News

General Mills selling Cheerios with missing ingredients

General Mills selling Cheerios with missing ingredients

TIME FOR BREAKFAST: General Mills Inc said it has stopped using genetically modified ingredients in the popular breakfast cereal Cheerios as the U.S. branded foods manufacturer hopes the move will firm up customer loyalty in the face of growing opposition to such additives. Photo: Reuters

(Reuters) – General Mills Inc said it has stopped using genetically modified ingredients in the popular breakfast cereal Cheerios as the U.S. branded foods manufacturer hopes the move will firm up customer loyalty in the face of growing opposition to such additives.

Many activists and critics have cited studies showing that genetically modified (GM) crops are not safe for people and animals who consume them.

Some activist groups opposing GM food also say the crops create environmental problems by encouraging more use of certain agro chemicals, and consumers should have the right to know what they are buying.

However, General Mills, which also makes Betty Crocker dessert mixes and Yoplait yoghurt, said in a company blog post on Thursday that its decision on ingredients was not driven by safety concerns or pressure from critics.

“It’s not about safety. Biotech seeds, also known as genetically modified seeds, have been approved by global food safety agencies and widely used by farmers in global food crops for almost 20 years,” the General Mills blog said.

The Minneapolis-based company said it has begun using non-GM cornstarch and non-GM sugar in Cheerios, adding that oats, the primary ingredient, is a crop that is not grown from genetically modified seeds.

The company hopes that “consumers may embrace” its decision to move away from GM ingredients.

In November, a Washington state ballot measure that would have required labeling of foods containing GM crops did not win wide approval.

A consortium including General Mills, Nestle USA, PepsiCo, Monsanto,, DuPont and other corporate giants, were key contributors to the roughly $22 million raised to campaign against the bill.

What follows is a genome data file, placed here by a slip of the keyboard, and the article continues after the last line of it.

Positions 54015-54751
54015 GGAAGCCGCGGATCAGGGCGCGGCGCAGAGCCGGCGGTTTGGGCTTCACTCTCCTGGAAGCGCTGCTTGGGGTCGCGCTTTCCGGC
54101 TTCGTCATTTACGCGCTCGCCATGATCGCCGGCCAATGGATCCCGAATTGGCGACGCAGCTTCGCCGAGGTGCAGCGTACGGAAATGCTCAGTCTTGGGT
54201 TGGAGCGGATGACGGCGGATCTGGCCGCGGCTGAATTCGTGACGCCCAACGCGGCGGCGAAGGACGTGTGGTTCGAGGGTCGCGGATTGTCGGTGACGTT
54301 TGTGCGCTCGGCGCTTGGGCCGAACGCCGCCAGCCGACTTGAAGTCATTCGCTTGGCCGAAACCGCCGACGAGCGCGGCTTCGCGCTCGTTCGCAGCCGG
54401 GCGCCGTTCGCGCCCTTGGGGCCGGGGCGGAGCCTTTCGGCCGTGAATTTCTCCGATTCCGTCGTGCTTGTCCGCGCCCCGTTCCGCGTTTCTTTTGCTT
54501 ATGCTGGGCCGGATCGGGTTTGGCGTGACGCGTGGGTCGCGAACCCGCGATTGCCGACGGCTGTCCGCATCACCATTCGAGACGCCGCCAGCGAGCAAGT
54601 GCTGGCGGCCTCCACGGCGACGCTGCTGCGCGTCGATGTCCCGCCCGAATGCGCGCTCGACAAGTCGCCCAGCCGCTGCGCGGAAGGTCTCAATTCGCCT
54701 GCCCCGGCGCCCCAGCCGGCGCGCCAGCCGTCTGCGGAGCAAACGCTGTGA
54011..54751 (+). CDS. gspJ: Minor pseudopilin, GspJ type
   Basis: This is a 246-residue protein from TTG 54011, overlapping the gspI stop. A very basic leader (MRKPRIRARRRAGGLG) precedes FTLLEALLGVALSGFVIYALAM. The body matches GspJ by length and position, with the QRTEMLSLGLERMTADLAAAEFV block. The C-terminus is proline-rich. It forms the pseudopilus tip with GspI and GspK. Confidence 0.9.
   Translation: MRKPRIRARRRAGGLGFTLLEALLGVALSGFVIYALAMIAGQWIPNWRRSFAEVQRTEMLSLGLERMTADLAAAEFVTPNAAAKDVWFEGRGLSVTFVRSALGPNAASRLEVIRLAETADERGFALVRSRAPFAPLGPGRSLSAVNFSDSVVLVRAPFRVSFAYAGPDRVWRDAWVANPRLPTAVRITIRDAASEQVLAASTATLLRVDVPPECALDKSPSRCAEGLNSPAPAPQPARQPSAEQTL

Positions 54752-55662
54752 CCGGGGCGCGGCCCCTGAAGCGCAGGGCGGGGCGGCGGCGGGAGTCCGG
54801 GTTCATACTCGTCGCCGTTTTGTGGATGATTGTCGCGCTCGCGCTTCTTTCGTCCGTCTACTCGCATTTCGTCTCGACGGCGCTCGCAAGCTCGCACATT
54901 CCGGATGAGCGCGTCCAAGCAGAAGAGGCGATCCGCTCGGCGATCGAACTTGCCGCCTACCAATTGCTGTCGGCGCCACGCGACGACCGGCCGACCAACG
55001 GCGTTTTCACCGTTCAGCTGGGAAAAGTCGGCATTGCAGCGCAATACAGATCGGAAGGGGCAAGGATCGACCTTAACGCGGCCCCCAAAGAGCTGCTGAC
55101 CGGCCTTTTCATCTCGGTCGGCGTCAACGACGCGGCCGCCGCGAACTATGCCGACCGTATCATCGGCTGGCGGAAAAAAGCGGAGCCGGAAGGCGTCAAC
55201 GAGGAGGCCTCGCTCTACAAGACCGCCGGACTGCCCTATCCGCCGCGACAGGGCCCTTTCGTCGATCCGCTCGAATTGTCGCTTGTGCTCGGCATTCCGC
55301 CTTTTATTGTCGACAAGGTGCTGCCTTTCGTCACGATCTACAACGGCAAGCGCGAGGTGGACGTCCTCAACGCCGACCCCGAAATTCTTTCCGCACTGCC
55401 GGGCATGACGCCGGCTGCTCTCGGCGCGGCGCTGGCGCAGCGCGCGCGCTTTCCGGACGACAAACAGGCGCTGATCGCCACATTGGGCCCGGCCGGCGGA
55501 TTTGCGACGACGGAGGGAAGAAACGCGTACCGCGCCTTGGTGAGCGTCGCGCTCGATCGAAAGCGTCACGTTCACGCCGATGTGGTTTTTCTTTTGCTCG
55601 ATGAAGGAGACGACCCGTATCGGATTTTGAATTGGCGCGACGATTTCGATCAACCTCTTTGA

(Reporting by Sakthi Prasad and Sampad Patnaik in Bangalore; Editing by Gopakumar Warrier)

Recent Headlines

18 hours ago in Sports

The weekend sports schedule

superbowlball

Here’s a look at some of this weekend’s major sporting events.

19 hours ago in Sports

The week’s best sports shots

Mark Macaspac leaps off the Super Bowl 50 sign inside Super Bowl City Saturday, Jan. 30, 2016, in San Francisco. The Denver Broncos will play the Carolina Panthers in Super Bowl 50 on Sunday, Feb. 7, 2016. (AP Photo/David J. Phillip)

A look at some of the biggest moments and best plays in sports this week.

19 hours ago in Sports

Broncos, Panthers set to deliver Super finish to season

16-overlay-4

The Denver Broncos and Carolina Panthers are primed to provide a grand finish worthy of a landmark Super Bowl 50 on Sunday and cap a season of celebration by the National Football League.

19 hours ago in National

Making headlines this week

sb50

A look back at some of the biggest stories this week and the headlines you may have missed.

1 day ago in Sports, Weird

Prognosticating Ape picks Panthers to win Super Bowl

18-overlay-1

The 1-year-old orangutan named Tuah chewed up a cardboard Panthers sign and later kissed a papier-maché Panthers helmet.